The first half of the meal featuring Chef Little’s interpretations of regional classics was totally stimulating and terrific. The second half , featuring a variety of proteins and desserts was still quite good, but lacked the power of context and playfulness of the first half of the meal. It also displayed a weakness of adhering to a strict local and seasonal palette when it comes to fine dining. While the product and the execution was fine throughout the meal, the second half showed some redundancy when it came to the supporting elements of a number of dishes. Corn played a similar role in dishes like the Chesapeake puffer fish and the calotte of Scotch Highland beef, whereas there were the same lima beans with the calotte as there was with the pork. The beef also had more of the chanterelles that came with the earlier scrapple, while the scrapple’s chow-chow was revived to support the wreck-fish. The lone totally unique dish was chicken with peaches and a brown butter sauce. Ordinarily, so much repetition would kill a fine dining meal, however, what is a weakness of the local and seasonal palette is also, fortunately, a strength. The produce is just so damn good, that it is easy to forgive the redundancy and just embrace the wonderful bounty that is there. While the beef might have been more interesting with a more novel supporting cast, it would not likely have been better or more delicious. The beef was packed with flavor and was tender as well. This is a breed that I hope to encounter more of!
The last part of the meal provided two different interpretations of the tomato, which had burst forth in their farm in super-abundance that very week. A play on a Caprese salad with a tomato sorbet served with truffle-dusted fried cheese curds and micro- opal basil and topped with Armando Manni Per Me olive oil, served as a cheese course. It was a clever approach, though I found the sorbet to be too sweet for my palate. The actual dessert of a tomato tart tartine was delightful and more to my taste, though it suffered from a tad too sweet accompaniment in the lemon verbena ice cream. Paired with a 5 Puttonyos Tokaiji dessert wine, it was still quite a nice finish to the meal.
We both slept quite soundly that night and woke up to a hot, sunny morning. Breakfast was in the sun room. Consisting of fresh fruit, sticky buns, a breakfast burrito with eggs, tomatoes and cheese, sausages and stellar pretzel croissants, it was tasty and satisfying.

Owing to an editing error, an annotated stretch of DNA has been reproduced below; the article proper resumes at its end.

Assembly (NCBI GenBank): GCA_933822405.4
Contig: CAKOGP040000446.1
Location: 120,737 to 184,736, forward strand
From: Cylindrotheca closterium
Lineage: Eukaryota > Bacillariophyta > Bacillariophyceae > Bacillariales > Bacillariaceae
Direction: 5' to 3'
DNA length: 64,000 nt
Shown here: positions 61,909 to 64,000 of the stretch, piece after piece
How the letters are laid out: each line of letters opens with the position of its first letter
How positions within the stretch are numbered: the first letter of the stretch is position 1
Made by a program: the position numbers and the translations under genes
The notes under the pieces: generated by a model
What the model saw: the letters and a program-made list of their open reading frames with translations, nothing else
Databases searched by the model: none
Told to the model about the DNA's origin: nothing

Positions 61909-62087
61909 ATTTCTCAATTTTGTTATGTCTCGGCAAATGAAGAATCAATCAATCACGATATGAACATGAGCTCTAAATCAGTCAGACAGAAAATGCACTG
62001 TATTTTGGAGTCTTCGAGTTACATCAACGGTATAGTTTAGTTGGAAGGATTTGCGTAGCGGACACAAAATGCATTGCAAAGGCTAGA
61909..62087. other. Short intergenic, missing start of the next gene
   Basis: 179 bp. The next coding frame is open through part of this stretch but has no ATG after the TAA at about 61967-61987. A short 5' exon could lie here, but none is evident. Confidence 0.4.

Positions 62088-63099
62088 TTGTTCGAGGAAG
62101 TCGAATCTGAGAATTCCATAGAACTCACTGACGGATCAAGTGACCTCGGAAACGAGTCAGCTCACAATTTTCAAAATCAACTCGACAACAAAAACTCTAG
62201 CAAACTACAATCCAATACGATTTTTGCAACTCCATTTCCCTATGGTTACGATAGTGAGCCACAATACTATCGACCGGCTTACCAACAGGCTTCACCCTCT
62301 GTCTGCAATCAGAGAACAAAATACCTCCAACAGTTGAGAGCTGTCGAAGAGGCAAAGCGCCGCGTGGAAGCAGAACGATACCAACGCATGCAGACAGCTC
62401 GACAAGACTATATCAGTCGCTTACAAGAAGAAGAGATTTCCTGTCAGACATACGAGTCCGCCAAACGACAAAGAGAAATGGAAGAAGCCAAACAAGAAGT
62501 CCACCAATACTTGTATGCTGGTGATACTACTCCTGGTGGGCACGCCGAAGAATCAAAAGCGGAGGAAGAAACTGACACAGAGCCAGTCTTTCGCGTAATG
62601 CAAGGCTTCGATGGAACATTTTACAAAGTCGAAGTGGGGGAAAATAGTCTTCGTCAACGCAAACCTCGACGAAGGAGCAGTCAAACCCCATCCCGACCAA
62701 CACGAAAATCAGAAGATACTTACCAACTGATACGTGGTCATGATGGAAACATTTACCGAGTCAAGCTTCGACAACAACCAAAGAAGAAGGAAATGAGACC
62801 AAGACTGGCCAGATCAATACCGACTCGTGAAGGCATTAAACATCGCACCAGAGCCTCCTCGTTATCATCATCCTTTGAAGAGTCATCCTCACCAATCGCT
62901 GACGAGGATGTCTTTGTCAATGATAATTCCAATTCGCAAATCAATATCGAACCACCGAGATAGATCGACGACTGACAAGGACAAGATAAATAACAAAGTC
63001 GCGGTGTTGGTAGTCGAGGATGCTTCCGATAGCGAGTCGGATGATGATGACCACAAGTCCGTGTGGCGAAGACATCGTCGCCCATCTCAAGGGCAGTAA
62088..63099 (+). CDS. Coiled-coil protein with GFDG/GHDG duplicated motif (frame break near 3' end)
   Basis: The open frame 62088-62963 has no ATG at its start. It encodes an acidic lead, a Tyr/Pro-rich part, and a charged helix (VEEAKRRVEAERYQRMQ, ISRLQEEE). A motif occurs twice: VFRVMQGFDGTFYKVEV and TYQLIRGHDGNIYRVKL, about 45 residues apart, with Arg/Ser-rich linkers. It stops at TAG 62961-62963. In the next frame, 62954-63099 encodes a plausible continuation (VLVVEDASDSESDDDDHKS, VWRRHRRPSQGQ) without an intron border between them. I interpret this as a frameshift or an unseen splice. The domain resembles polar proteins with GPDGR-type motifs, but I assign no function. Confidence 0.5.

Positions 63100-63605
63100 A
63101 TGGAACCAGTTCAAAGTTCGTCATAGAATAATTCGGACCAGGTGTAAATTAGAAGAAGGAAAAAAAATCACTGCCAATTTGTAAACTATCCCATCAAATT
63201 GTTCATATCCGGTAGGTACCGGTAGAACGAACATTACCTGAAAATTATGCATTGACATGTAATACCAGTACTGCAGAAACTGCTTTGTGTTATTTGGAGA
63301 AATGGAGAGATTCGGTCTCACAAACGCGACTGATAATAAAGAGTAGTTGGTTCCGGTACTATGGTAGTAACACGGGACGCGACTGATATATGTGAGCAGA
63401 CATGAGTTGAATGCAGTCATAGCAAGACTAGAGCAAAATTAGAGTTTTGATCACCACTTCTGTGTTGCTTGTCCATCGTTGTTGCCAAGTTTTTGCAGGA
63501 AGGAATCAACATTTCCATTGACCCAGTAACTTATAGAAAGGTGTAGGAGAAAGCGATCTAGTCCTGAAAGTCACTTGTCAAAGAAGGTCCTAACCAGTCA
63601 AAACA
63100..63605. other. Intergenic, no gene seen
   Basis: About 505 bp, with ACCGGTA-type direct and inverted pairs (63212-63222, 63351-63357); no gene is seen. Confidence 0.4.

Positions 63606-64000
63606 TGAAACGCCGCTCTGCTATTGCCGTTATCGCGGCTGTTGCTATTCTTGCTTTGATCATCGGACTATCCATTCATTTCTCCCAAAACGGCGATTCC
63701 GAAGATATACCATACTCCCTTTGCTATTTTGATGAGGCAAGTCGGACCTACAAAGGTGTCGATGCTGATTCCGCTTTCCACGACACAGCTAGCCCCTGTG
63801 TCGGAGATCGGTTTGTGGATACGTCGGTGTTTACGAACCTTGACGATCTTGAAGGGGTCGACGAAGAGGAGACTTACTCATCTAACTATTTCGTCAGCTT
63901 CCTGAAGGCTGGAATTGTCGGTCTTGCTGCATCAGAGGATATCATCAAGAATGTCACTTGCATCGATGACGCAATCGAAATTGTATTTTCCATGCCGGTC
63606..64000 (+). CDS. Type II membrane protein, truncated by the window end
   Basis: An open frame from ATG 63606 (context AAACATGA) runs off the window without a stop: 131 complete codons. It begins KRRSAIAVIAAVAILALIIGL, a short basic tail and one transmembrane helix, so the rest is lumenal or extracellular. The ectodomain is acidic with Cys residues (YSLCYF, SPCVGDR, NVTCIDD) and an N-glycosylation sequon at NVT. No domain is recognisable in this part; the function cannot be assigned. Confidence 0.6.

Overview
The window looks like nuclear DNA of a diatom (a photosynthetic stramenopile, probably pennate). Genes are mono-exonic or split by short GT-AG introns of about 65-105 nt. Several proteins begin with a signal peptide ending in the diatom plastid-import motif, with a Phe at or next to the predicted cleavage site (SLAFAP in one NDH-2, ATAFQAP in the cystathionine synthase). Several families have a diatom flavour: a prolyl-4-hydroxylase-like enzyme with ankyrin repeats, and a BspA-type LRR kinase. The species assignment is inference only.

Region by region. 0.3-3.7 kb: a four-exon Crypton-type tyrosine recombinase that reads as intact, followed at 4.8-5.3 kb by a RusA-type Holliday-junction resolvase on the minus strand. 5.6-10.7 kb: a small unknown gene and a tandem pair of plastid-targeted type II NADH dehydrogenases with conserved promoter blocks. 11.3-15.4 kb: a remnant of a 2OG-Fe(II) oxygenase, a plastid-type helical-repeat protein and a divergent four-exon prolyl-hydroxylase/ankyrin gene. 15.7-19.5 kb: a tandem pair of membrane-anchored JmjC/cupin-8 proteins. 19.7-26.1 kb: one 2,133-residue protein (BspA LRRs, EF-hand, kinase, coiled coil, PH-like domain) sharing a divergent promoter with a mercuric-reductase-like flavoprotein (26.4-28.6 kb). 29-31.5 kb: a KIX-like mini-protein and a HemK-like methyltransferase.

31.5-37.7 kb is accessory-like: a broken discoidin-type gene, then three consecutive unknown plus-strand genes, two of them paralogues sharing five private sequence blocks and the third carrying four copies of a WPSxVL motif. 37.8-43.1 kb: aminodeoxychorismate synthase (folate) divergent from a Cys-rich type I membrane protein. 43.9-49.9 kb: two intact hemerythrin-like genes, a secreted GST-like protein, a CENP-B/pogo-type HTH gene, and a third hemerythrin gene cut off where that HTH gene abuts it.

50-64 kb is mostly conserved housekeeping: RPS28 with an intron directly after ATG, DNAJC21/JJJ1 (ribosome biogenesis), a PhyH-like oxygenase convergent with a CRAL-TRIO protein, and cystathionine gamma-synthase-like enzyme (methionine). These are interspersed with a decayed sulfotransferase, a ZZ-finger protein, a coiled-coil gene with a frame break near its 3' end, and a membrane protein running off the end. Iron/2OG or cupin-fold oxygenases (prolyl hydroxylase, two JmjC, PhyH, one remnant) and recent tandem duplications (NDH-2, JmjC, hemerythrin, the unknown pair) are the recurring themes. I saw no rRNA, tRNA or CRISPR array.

Following breakfast, Chef Little took us out to see the cattle and then to the vegetable farm that they operate for the restaurant. Having tasted the quality of the produce the evening before and again at breakfast, it was easy to understand why it was so good. The farms are meticulously maintained with great attention paid to growing the right heirloom crops of the area. Chef Little, a Hanover native, is well tuned to that, as he with the help and advice of his father, maintains and keeps a close eye on the vegetable plots.
After our farm tour, we headed back to the Mansion to collect our things, pay our bill and head out, but before we did so, we paid a visit to the store, which is run by the two sisters who own the inn. Heather Sheppard Lunn is primarily responsible for running the Carriage House Market, which is located in the Mansion’s old carriage house in the rear of the property. She, with help from her sister, Kathryn Sheppard Hoar, and the Littles has done a remarkable job of setting up a market with the best produce that Pennsylvania has to offer. Had we been going straight home, the temptation to fill our car would have been too great to resist. I would have been particularly inclined to bring home some of that wonderful beef, especially since that is the only place one can buy it and they don’t ship. As it was, we didn’t leave without spending a few dollars on some really beautiful pottery (Terry Tessum) and some beautiful, local peaches amongst a few other things. As a Slow Food adherent, I appreciate the approach the Sheppards and the Littles have to their farm, their products, their inn and their food. It all fits within the “good, clean and fair” Slow Food credo. With so much food around the world today not manifesting any particular sense of place, I welcome the movement towards regional cuisines, especially in fine dining. When I travel somewhere, I like to experience that place and leave with a sense that I have actually been somewhere. Our visit to the Sheppard Mansion did just that.